Pronouncing Blackberry dead has been everyone's favorite pastime since the iPhone burst onto the scene in the last decade, creating the modern smartphone industry. But the company is still hanging in there and occasionally tantalizes its few remaining devotees with signs of life.
The latest sign came Friday when it reported better-than-expected results, sending its shares up more than 10 percent, leading the narrative to shift ever so slightly. At a time when encryption is headline news, can the company's class-leading security give it a glimmer of hope?
BlackBerry's revenue for the most recent quarter of $557 million was 31 percent down from the same period last year. And yet the upside reaction to BlackBerry's much narrower loss, $0.03 versus an expected $0.14, is a indication of just how low the expectations are for this once-dominant company.
BlackBerry's biggest selling point for years was its class-leading security credentials, and as a result BlackBerry devices were a huge success among corporate and government customers, an area BlackBerry CEO John Chen highlighted in a blog post this week where he oddly criticized his competitors — particularly Apple — for failing to acquiesce to government requests to access customer data.
In an interview with CNBC following the publication of the results, Chen said leveraging BlackBerry's security credentials would be vital to making its hardware business profitable: "We need to get our device business profitable," Chen said. "We are going to focus a lot on privacy and security, then we will move to distribution channels and get the volume back, and then we will begin making money."
However, that is going to be an uphill task, considering BlackBerry chief financial officer Brian Bidulka said on an investor call that to become profitable, BlackBerry would need to sell 5 million smartphones annually. The company's recently launched Priv, its first Android-based smartphone, features some unique BlackBerry software as well as the iconic BlackBerry keyboard. Chen says bringing BlackBerry security to the Android platform gives it an edge over other manufacturers, but in a hugely competitive market it is unclear if this will be enough.
"I am sure [security] will [help] in the enterprise space. For consumers, despite a lot of talk about privacy and security, there is no evidence that we are actually seeking a phone that can provide either or both," Milanesi said.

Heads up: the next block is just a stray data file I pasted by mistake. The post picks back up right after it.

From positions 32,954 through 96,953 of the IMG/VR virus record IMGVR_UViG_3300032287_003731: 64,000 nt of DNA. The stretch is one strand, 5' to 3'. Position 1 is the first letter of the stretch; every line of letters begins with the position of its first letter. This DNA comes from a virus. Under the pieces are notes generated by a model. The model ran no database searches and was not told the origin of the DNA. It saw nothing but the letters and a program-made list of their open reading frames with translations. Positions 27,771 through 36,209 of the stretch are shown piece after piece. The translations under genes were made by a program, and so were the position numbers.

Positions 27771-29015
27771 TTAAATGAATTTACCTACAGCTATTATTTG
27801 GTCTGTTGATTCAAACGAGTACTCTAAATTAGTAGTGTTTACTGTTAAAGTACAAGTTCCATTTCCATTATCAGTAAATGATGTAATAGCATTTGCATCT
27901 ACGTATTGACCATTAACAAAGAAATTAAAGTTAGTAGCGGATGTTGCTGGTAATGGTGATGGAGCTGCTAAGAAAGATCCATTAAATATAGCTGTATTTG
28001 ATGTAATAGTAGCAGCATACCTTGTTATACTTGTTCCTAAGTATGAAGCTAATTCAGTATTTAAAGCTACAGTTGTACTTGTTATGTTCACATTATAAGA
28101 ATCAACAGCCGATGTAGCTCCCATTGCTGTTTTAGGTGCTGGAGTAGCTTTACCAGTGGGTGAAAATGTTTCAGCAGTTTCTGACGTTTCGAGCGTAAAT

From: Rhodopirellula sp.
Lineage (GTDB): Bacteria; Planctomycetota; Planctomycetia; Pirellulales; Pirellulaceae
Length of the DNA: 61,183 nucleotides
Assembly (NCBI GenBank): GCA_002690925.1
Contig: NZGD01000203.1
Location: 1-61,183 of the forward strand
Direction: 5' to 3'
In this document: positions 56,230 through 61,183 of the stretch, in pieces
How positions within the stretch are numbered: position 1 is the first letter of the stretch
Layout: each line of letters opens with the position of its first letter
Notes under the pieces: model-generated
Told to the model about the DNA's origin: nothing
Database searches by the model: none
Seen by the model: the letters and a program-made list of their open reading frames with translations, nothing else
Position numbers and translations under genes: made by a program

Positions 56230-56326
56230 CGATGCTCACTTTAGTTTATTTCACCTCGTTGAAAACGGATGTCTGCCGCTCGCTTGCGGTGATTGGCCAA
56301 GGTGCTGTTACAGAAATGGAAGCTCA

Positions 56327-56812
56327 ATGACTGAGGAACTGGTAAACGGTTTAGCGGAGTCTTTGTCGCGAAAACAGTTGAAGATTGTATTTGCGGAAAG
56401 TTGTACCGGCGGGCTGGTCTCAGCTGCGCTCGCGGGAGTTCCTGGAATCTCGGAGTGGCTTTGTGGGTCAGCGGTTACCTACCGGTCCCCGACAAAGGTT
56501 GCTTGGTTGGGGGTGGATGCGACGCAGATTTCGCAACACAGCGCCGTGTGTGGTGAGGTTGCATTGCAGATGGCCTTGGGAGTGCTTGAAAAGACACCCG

Encryption is a hot topic at the moment in the wake of recent terror attacks in Paris and San Bernardino, California, which some claim were facilitated by the use of encrypted messaging services. In his blog post this week, which at times reads like a sales pitch to governments around the world, Chen said his company is uniquely placed to offer both security and the ability to comply with government requests without the need to build backdoors into their systems.
"We reject the notion that tech companies should refuse reasonable, lawful access requests. Just as individual citizens bear responsibility to help thwart crime when they can safely do so, so do corporations have a responsibility to do what they can, within legal and ethical boundaries, to help law enforcement in its mission to protect us."
During the most recent quarter, BlackBerry says it sold just 700,000 smartphones, with an average selling price of $318. For comparison, in its most recent quarter, Apple sold just over 48 million iPhones at an average selling price of $666. BlackBerry's fall from grace since 2008 — when it dominated the nascent smartphone market with over 40 percent market share — has been mirrored by the rise of Android and iPhone. After years in the wilderness, BlackBerry now believes it is in a position to make a comeback.
"We delivered accelerating growth in enterprise software and higher revenue across all of our areas of focus," Chen said in a release. "BlackBerry has a solid financial foundation, and we are executing well. To sustain our current direction, we are stepping up investments to drive continued software growth and the additional Priv launches," he said.
No Evidence Of Turnaround
However, this view of the company is not shared by everyone. "I don't think there's evidence of a turnaround here, at least not a meaningful one," Jan Dawson, chief analyst at Jackdaw Research, told International Business Times. "The one thing that's really growing is the 'software and services' category, but that's a really opaque group of revenue sources, because it combines big one-off license sales with continuing enterprise software and service sales, and it's very hard to separate those two."
While Carolina Milanesi, chief of research at Kantar Worldpanel ComTech, agrees that hardware sales "did not look encouraging," she did point out one sign of encouragement: "It shows the Good [Technology] acquisition was a good move and that software will be the future if Blackberry, as we know it, wants to continue to exist." In September BlackBerry bought Good Technology, a rival in the enterprise mobile management market, for $425 million.